The origins of the words scam go back into antiquity, through many derivations. The modern form of the word is first noted in a 1963 entry in an American slang dictionary. It is considered a “carnival term of unknown origin. Perhaps it’s related to 19th century. British slang scamp “cheater, swindler” This is the most plausible explanation of the word and provides a clue for further research.
In a dictionary published in 1837, the word scamp is defined as “do in a hasty manor.” From this reference, it is traced back to a Scandinavian source. The origin n Old Norse, from which the word may have derived is the word “skemma” to shorten. And “skemma” is believed to derive from skammr “short.” Thus far, imagistic ally, we can see a definite relation to the word scam. A scam artist, for example, might “short” his customer by not providing him with the full value of the service requested. He might do this by providing service in a hasty manor.
In this line of thought, the origin of the word seems to be the Old Norse word skamt, a form of skammer which dervies from the Proto German skamma related to the old OE scamm, all meaning “short.” The word scant, itself is said to have derived back in 1350 from the Old Norse word skamt, a form of skammr, which derives from the P Germanic skamma. So directly or indirectly, it appears that scam derives from the Germanic skamma, and the OE scamm, Interestingly, all of these terms are related to the old Germanic word. skemmen “to shorten” . Since taking off the top of something will shorten it, the word skemmen is sometimes taken to mean “hornless,” and one must wonder if there is a connection to the word” skim,” since the skimming process takes the top off of a food product. In any case, one might tie the meanings together, when one considers again, that a scam artist, “shorts,” a person.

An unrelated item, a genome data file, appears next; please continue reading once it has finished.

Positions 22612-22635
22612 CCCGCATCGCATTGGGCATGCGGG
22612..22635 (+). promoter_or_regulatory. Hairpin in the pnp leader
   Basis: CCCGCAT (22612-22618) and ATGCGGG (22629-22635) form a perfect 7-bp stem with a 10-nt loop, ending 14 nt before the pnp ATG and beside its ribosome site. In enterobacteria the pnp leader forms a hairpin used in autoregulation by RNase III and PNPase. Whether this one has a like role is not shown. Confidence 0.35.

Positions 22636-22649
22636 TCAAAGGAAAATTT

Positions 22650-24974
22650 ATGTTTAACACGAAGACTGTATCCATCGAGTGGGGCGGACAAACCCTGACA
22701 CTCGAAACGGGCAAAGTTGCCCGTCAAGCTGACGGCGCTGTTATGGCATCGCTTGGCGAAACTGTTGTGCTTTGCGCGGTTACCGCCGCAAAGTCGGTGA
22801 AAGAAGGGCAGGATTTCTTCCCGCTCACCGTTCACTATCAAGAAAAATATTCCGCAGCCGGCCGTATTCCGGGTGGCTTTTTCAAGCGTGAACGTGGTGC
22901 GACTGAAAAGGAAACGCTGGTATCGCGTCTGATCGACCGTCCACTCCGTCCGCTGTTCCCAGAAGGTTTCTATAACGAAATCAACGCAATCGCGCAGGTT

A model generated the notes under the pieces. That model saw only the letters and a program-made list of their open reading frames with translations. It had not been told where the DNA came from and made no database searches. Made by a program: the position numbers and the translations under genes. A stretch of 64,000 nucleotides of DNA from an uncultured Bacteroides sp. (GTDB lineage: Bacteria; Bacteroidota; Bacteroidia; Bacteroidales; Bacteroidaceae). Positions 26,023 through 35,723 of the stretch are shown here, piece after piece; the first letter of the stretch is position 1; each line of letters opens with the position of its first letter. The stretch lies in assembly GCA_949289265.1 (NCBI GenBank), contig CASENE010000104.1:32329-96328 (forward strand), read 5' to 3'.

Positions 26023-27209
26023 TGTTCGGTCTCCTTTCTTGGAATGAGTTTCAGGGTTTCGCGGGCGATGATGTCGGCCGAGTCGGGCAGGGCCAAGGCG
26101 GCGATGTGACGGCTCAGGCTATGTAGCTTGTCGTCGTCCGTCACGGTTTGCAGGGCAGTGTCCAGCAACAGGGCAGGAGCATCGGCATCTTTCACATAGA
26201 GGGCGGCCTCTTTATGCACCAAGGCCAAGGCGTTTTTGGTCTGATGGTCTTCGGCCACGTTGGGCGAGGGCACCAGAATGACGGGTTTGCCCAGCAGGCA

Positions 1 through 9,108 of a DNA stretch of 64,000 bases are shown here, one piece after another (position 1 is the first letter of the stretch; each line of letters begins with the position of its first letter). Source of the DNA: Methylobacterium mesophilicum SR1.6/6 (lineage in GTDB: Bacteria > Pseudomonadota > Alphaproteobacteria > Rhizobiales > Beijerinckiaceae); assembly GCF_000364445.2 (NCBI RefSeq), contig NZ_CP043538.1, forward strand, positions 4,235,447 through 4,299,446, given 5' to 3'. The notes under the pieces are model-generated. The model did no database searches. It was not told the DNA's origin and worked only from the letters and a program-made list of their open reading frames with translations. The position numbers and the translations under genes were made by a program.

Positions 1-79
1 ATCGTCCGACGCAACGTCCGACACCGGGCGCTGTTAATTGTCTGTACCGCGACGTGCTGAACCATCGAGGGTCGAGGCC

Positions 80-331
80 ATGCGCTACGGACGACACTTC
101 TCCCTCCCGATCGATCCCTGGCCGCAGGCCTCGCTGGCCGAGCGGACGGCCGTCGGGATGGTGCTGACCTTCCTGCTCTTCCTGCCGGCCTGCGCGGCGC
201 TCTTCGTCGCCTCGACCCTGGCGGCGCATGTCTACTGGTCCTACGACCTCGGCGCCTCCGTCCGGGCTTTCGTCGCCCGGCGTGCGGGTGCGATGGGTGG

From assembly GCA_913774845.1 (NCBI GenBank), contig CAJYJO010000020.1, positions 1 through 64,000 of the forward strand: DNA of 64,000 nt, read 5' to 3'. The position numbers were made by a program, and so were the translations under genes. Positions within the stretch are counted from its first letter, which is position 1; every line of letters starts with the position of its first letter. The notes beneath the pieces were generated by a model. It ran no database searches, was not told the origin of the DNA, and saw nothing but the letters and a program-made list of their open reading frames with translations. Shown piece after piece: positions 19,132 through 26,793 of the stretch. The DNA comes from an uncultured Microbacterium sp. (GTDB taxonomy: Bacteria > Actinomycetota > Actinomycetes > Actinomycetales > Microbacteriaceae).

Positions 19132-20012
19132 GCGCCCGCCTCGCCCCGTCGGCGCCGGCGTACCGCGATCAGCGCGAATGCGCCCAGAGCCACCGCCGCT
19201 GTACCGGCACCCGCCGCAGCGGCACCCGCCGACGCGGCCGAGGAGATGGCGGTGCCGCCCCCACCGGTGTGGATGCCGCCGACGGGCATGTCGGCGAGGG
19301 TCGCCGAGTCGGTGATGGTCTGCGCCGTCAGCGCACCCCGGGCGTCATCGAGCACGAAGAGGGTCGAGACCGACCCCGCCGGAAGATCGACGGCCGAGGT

Yet another possible derivation of the word scam goes through the word scamper, which means to run away. Scamper is related to the “Flem. schampeeren, frequentative of schampen “run away,” from O.N.Fr. escamper (O.Fr. eschamper) “to run away, flee,” from V.L. *excampare “decamp,” lit. “leave the field,” from L. ex campo, from ex “out of” + campo, ablative of campus “field” Both scamp, a likely derivative of scam, and scamper, connote haste. While it might be the result of coincidence more than intent, it’s worth noting that people who do scams, such as people who do moving scams frequently scamper away to avoid being caught.
Should the word scam derive from the word scamper, it is interesting to note that the Latin word campuse is related to the Proto Indo European word kampos a “corner” or “cove” from the base word kamp – “to bend”
It would be interesting to know if there is a Semitic derivation for the word scam. The common origins of Semetic languages and Indo-European languages go back 60,000 years, so it is impossible to know for sure, however, it is tempting to suggest that the word Kpoph, meaning “to bend” is distantly related to kamp “to bend,” since both words have the K and P sounds.
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